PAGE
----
While offering condolences to a grieving friend often entails a heartfelt note, a simple hug, or a cheerful bouquet of flowers, you may occasionally find yourself wanting to do more to show your support and care.
Books to help through the grieving process are often a practical and helpful way to help a friend get through the grieving process, which can often be difficult to understand and experience for both the mourner and those around them.
Fortunately, many books have been written on the subject. Both self-help books as well as novels centered around grief and grieving can provide welcome insight and comfort to those mourning the loss of a loved one.
Here are six great titles to consider gifting to a friend who has lost a loved one:
McCormack’s guide to grieving is both relatable and practical, as it leads mourners through the various phases of grief and what they may experience and the many different methods of coping with those experiences and emotions.
The author herself lost her husband when her children were young, so her voice is one of first-hand experience, which is often a comfort in itself.
Originally published under a pseudonym, C.S. Lewis–yes the C.S. Lewis who wrote The Lion, The Witch and the Wardrobe–wrote A Grief Observed while he was dealing with the death of his wife back in 1960.
The volume encompasses Lewis’ reflections on loss and faith and the process of trying to find get through the loneliness of pain and maintain or regain faith.
Though it’s an older book, the daily meditations in Healing After Loss are a timeless resource for anyone dealing with the loss of a loved one.
The book is packed with single-page passages that will help readers explore and reconcile their feelings, emotions and experiences in a manageable and gentle way.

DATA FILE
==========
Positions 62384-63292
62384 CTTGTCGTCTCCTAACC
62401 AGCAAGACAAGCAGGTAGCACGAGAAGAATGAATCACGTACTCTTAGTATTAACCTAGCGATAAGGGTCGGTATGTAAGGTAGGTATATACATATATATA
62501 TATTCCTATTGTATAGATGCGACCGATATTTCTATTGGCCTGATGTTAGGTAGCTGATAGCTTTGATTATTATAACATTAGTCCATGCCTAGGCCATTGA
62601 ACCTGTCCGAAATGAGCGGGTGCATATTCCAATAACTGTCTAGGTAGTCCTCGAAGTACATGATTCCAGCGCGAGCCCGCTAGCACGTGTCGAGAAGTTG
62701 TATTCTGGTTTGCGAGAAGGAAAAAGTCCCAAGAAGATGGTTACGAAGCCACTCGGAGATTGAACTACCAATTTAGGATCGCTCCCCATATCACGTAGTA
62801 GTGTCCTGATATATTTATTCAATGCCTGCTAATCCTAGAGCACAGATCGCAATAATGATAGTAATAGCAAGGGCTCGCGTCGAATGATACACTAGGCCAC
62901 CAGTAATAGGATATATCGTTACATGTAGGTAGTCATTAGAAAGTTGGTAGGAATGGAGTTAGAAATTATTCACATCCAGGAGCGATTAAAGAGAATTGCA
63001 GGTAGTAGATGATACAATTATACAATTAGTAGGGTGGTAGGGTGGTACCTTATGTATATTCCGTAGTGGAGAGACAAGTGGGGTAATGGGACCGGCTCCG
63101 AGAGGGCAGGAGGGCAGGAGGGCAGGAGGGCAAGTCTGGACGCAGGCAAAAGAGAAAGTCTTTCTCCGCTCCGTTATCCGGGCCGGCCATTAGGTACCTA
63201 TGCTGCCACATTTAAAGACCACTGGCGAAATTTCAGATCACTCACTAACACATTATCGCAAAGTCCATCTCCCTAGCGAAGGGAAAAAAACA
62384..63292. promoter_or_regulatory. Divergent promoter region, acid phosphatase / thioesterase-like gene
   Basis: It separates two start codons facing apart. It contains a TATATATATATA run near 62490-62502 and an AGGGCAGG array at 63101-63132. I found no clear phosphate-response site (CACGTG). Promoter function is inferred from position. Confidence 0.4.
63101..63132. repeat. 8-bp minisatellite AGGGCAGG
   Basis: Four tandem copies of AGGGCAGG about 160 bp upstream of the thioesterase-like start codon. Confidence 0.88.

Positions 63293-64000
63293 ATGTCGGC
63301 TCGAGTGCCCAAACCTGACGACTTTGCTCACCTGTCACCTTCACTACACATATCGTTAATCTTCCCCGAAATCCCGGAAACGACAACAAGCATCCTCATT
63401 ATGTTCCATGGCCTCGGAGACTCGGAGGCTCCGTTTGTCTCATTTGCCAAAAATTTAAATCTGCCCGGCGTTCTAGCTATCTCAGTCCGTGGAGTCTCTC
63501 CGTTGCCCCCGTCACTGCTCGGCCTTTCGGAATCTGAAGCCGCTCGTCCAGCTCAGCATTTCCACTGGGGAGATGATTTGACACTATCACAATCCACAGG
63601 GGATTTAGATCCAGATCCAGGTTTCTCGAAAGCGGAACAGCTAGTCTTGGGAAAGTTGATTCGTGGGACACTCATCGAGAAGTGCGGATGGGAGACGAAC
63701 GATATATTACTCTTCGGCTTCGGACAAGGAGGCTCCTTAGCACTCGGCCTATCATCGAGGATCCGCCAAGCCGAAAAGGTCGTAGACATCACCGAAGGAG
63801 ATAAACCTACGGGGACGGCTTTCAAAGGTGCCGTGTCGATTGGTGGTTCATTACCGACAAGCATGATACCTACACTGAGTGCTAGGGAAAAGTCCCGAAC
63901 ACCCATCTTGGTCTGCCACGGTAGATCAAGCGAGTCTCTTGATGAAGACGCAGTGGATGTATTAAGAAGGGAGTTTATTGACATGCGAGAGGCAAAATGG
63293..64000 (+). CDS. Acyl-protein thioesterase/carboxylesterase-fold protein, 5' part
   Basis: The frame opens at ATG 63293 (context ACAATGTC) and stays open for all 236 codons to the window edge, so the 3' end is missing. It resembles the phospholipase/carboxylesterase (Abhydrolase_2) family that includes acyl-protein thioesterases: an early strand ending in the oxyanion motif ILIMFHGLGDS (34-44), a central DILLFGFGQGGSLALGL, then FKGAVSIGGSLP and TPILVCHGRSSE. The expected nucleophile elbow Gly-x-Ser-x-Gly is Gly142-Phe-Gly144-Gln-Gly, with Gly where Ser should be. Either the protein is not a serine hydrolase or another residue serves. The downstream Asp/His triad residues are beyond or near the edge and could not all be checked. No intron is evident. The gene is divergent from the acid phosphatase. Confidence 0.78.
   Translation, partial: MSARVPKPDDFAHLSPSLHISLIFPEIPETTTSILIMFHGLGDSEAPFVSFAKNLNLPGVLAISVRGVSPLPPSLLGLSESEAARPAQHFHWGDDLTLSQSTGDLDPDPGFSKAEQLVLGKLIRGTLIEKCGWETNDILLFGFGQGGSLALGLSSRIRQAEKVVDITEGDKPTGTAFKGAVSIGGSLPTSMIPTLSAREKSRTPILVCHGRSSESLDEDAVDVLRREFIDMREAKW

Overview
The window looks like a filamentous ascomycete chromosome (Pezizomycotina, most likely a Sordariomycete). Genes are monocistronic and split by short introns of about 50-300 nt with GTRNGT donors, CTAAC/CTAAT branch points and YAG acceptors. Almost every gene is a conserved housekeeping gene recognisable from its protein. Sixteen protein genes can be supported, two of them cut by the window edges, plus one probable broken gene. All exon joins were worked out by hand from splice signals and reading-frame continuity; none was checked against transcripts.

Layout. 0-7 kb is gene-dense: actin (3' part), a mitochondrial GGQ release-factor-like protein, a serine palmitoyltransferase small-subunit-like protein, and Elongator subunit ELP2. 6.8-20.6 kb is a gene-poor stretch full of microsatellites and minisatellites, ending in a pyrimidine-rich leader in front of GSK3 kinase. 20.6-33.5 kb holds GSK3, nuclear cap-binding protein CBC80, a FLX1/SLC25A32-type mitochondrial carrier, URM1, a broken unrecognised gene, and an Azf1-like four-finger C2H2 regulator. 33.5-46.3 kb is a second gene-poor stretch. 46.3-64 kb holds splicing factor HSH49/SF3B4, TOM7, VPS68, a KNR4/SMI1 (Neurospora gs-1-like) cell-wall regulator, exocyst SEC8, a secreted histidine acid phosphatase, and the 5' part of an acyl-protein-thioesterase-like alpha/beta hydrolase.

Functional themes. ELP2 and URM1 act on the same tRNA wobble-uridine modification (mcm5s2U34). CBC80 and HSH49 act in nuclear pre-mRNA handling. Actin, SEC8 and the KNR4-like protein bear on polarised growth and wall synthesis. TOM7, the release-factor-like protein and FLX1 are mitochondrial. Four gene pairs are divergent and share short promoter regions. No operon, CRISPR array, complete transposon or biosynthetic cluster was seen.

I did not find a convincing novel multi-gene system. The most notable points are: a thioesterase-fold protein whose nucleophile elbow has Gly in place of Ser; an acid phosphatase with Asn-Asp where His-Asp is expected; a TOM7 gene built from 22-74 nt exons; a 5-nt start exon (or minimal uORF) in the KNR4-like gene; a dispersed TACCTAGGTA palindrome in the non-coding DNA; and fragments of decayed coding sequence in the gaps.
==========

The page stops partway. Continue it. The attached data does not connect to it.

The seeming goal of Devine’s It’s Okay That You’re Not Okay, is to validate the experience of mourners as natural, rather than medicalizing the process and attempting to cure it.
In the book, readers will find various stories of grief as well as practical tips and advice for coping without hiding or stuffing emotions.
Though not exclusively about grief, Steve Leder’s More Beautiful Than Before has a goal of guiding readers through the process of triumphing over suffering, including the suffering that results from the loss of a loved one.
Leder is actually a rabbi that drew from his personal experiences helping people through times of hardship and back into healthy, productive and content lives to create this helpful, practical and touching book.
In Porter’s Grief is the Thing with Feathers, the protagonist is a man who suddenly lost his wife and is struggling with his own grief as well as that of his two sons.
The metaphorical antagonist is a bird that represents grief and its various stages, who follows the trio as they mourn, face their emotions and move forward with their lives.
It’s a story full of understanding and hope, likely to offer a bit of catharsis to readers in mourning.